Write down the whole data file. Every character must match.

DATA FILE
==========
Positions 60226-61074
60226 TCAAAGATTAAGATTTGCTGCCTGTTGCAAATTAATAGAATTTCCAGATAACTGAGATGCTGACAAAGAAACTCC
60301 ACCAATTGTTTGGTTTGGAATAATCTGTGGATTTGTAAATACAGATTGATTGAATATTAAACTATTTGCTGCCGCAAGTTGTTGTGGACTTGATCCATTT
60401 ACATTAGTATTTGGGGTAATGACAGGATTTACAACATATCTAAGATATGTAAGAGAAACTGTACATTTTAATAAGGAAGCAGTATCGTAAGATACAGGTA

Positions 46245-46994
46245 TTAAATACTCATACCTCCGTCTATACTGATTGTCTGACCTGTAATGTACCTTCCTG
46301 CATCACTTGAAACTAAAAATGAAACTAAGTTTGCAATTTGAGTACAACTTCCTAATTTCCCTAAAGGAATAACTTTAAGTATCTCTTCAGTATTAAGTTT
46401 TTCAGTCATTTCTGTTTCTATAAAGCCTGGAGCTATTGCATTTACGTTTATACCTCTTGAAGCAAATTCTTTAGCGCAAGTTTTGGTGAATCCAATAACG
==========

Positions 60226-61074
60226 TCAAAGATTAAGATTTGCTGCCTGTTGCAAATTAATAGAATTTCCAGATAACTGAGATGCTGACAAAGAAACTCC
60301 ACCAATTGTTTGGTTTGGAATAATCTGTGGATTTGTAAATACAGATTGATTGAATATTAAACTATTTGCTGCCGCAAGTTGTTGTGGACTTGATCCATTT
60401 ACATTAGTATTTGGGGTAATGACAGGATTTACAACATATCTAAGATATGTAAGAGAAACTGTACATTTTAATAAGGAAGCAGTATCGTAAGATACAGGTA

Positions 46245-46994
46245 TTAAATACTCATACCTCCGTCTATACTGATTGTCTGACCTGTAATGTACCTTCCTG
46301 CATCACTTGAAACTAAAAATGAAACTAAGTTTGCAATTTGAGTACAACTTCCTAATTTCCCTAAAGGAATAACTTTAAGTATCTCTTCAGTATTAAGTTT
46401 TTCAGTCATTTCTGTTTCTATAAAGCCTGGAGCTATTGCATTTACGTTTATACCTCTTGAAGCAAATTCTTTAGCGCAAGTTTTGGTGAATCCAATAACG